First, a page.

Digging in Deeper: 1 Corinthians 12:18

“But as it is, God has arranged each one of the parts in the body just as he wanted.” (CSB – Read the chapter)

Have you ever felt like you didn’t fit in somewhere? Unless you just have one of those exceedingly extroverted personalities where as long as you’re around people, you’re pretty comfortable, you probably have (and even someone like that might feel out of place if they went to a conference of introverts…which I know is a bit of an oxymoron, but I’m trying here). Maybe it was your first day at a new school or a new job. It could have been a party where you weren’t really invited, but you went as some else’s guest. IT could have been the first time you walked in the door of a new church. Wherever it was, you probably know that awkward, uncomfortable, I-want-to-be-anywhere-other-than here feeling. Let me change up the question on you just a bit: Have you ever felt like you didn’t fit in with your own family. Perhaps your family is really close and that’s wonderful. But it may be that you went through a season at one point during which you were just a bit – or a lot – different from everyone else in your family. That’s no easy path to walk. And still, if you’re connected to a local church, feeling out of place there can be equally as difficult. A recent animated film from Disney does a wonderful job exploring this whole idea of what it means to be a part of a family even when we don’t quite look the same as the rest of its members. This morning let’s talk about being connected and Disney’s Encanto.

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Digging in Deeper: Matthew 5:43-47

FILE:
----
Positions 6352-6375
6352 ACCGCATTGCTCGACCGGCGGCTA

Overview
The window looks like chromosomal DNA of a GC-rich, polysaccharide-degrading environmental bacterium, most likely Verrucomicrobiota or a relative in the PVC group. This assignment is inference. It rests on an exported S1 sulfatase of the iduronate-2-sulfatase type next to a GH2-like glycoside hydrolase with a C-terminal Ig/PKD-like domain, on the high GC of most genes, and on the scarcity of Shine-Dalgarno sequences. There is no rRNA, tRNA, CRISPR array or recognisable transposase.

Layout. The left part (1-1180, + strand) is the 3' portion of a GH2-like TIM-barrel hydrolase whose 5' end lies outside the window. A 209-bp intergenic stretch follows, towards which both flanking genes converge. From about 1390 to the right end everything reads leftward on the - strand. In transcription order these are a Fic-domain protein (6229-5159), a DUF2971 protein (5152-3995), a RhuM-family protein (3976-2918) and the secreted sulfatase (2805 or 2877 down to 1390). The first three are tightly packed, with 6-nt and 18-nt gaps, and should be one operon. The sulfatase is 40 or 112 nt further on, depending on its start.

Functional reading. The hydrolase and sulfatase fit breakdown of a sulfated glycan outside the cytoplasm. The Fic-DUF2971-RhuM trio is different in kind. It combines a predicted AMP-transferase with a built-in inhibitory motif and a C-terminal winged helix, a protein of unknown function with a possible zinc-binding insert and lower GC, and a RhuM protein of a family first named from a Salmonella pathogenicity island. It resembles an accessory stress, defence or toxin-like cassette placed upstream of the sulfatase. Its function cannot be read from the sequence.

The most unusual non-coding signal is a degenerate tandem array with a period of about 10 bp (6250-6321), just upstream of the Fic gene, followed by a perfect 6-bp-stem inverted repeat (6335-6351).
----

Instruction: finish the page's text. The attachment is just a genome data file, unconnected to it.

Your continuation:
“You have heard that it was said, ‘Love your neighbor’ and hate your enemy. But I tell you, love your enemies and pray for those who persecute you, so that you may be children of your Father in heaven. For he causes his sun to rise on the evil and the good, and sends rain on the righteous and the unrighteous. For if you love those who love you, what reward will you have? Don’t even the tax collectors do the same? And if you greet only your brothers and sisters, what are you doing out of the ordinary?” (CSB – Read the chapter)

Two things for you this morning right out of the gate. First, an update, then a more normal introduction. Here’s the update: This will not be yesterday’s sermon this morning. Yesterday we had a special service called Celebrate Sunday. We took the morning to delight in what God has been doing in and through our community over past year. We had special guests and a fantastic testimony from some of our newer members, and generally a lot of fun. I shared many of the things God has done in the last year rather than giving a formal sermon. Thus no sermon to post here. But, it would be worth your time to go and watch the service for the stories alone. You can do that on our YouTube channel here.

Just because I don’t have a sermon, though, doesn’t mean I don’t have anything for you this morning. Normally I have been taking Fridays to engage on various cultural happenings (especially from the big and small screen) and where they intersect with the Scriptures. And, when I’m watching a whole season of a particular series, I’ll usually wait until the end of the season to reflect on the whole thing. But as I’ve been watching the latest season of Cobra Kai on Netflix, I can’t help but offer some observations after watching episode 4 last night. Cobra Kai, of course, is a continuing of the story of the classic movie, Karate Kid, into the modern day. In the original film and the third of the series, the good guys and the bad guys were clear. Mr. Miyagi and his style of karate are good, John Kreese and his Cobra Kai dojo are bad. In the new series, especially as the story has developed, things are less clear than that. But rather than this being a mere modern, relativistic, woke attempt to obscure moral lines or to otherwise pretend they don’t exist, season 4 is so far displaying real life through a lens that, if not strictly Gospel-oriented, is certainly shaped by it. Let’s talk this morning about Cobra Kai and loving our enemies.